Loneliness linked to cancer in rats
Loneliness and stress are more likely to cause breast cancer, a study using rats suggests.
A team studied the difference between isolated rats and rats living in a social group. They separated newborns from groups and found that isolated rats had a greater risk of developing tumours which were more deadly. The isolation causes the rats to produce a higher amount of the stress hormone, corticosterone. Receptors that recognise this hormone were found in the tumour, directly feeding it, highlighting the link between the two.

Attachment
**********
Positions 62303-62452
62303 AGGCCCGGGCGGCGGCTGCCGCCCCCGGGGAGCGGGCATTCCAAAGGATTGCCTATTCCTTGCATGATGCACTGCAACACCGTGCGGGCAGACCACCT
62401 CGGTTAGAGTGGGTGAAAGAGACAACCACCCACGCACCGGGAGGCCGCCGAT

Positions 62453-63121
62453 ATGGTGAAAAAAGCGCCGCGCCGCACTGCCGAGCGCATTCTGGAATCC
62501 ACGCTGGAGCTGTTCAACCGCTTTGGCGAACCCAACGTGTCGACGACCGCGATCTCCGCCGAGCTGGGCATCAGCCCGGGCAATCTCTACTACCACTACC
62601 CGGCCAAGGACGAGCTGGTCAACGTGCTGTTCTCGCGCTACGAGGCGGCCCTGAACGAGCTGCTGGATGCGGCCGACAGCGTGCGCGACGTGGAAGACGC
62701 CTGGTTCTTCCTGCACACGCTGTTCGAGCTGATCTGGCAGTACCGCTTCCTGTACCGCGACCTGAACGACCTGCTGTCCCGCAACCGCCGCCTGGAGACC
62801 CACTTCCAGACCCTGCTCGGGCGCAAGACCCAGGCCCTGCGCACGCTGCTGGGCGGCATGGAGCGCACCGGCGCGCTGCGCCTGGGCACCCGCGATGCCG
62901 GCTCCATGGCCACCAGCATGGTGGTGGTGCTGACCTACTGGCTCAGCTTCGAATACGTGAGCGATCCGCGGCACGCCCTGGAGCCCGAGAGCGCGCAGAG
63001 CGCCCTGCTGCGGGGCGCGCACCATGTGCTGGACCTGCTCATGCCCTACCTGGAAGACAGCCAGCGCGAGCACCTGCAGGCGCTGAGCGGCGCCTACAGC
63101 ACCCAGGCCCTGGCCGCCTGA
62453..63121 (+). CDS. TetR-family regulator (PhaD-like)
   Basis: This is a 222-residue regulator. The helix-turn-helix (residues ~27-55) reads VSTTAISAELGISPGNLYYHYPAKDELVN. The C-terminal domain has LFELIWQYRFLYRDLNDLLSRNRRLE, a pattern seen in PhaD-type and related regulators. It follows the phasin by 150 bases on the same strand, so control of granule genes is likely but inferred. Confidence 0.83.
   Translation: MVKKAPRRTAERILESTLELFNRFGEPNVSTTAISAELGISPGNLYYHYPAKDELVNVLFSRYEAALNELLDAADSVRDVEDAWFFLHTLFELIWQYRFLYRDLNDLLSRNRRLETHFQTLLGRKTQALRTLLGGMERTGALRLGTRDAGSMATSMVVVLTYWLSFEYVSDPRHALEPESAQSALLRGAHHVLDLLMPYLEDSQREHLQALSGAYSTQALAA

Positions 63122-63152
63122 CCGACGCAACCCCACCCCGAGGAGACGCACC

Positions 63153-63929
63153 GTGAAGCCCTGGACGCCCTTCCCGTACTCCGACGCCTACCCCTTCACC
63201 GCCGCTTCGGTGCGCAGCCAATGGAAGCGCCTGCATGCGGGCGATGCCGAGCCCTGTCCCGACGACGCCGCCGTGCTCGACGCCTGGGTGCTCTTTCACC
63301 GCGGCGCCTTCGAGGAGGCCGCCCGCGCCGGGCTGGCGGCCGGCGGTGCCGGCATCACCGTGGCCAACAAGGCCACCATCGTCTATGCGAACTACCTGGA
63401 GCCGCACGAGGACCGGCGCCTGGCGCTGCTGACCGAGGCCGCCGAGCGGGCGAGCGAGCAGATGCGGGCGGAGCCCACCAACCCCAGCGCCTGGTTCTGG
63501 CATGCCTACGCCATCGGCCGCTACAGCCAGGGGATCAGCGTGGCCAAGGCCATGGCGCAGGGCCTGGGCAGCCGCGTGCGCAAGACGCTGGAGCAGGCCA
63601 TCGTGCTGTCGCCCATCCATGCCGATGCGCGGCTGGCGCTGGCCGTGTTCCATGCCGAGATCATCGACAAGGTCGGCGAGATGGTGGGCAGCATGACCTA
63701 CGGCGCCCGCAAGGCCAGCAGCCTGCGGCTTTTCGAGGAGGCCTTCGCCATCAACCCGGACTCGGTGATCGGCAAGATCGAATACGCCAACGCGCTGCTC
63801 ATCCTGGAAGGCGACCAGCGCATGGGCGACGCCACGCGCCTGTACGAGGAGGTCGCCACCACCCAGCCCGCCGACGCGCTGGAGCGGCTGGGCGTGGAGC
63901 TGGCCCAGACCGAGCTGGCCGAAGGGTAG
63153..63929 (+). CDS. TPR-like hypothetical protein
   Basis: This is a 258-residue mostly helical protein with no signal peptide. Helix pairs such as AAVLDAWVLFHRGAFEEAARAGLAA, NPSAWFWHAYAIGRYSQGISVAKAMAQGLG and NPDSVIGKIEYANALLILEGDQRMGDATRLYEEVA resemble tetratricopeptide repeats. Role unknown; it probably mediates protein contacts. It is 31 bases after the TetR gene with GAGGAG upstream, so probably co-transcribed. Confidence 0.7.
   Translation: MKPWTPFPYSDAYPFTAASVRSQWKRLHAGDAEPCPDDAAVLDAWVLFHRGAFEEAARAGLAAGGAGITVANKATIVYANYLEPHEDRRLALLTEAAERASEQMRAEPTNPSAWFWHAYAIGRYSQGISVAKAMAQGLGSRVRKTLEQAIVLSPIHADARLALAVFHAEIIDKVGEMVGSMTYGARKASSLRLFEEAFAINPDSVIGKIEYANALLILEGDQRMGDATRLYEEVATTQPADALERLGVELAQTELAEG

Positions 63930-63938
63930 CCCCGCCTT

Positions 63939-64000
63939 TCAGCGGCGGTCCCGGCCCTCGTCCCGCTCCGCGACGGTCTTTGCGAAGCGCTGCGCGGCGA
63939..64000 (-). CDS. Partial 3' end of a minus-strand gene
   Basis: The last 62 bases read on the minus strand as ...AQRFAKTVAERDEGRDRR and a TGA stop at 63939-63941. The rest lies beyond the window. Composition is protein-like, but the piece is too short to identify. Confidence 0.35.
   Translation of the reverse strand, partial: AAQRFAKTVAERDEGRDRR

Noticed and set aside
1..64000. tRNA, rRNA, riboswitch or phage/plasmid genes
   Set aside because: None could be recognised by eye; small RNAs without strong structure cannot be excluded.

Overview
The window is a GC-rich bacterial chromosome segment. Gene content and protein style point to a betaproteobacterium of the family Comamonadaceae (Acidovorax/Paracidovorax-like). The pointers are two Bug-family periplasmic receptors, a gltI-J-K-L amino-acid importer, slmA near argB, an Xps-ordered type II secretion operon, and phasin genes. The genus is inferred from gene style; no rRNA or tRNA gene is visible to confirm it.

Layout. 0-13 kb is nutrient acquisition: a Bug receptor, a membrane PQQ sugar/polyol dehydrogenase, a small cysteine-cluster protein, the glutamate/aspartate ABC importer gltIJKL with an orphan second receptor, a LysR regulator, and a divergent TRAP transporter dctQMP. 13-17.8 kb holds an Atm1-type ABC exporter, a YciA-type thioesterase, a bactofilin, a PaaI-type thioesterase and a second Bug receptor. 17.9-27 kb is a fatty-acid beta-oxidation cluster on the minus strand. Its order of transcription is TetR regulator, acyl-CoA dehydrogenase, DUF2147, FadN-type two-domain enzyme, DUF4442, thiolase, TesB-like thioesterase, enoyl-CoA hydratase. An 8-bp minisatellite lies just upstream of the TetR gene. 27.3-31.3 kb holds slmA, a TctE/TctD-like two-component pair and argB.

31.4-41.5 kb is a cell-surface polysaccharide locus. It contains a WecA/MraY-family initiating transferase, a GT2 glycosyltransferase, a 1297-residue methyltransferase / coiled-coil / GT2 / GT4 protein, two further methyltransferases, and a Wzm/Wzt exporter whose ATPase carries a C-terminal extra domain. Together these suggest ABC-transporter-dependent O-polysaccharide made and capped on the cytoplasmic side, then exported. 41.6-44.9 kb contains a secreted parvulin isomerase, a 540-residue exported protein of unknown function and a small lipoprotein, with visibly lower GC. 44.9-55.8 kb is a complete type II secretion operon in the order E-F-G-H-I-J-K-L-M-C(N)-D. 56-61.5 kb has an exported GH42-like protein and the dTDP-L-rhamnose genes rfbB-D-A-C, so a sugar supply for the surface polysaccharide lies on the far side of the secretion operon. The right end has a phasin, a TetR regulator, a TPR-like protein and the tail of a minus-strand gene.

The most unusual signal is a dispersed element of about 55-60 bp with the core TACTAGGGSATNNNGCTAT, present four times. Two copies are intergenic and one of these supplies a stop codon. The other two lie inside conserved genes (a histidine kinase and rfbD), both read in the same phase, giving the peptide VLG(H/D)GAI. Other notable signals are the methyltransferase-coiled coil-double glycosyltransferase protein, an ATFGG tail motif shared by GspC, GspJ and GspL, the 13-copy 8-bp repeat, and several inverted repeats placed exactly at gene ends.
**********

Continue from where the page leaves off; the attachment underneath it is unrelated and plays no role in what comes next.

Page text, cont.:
Previous research has shown that stress can activate cancer inducing genes in humans. More research is needed to show whether these results are also seen in humans, however.
Scientists think this finding may begin to explain why women in high crime neighbourhoods seem to develop breast cancer earlier and why patients with psychiatric disorders have a shorter lifespan. They believe the results apply beyond breast cancer in explaining the effects of social networks in protecting health.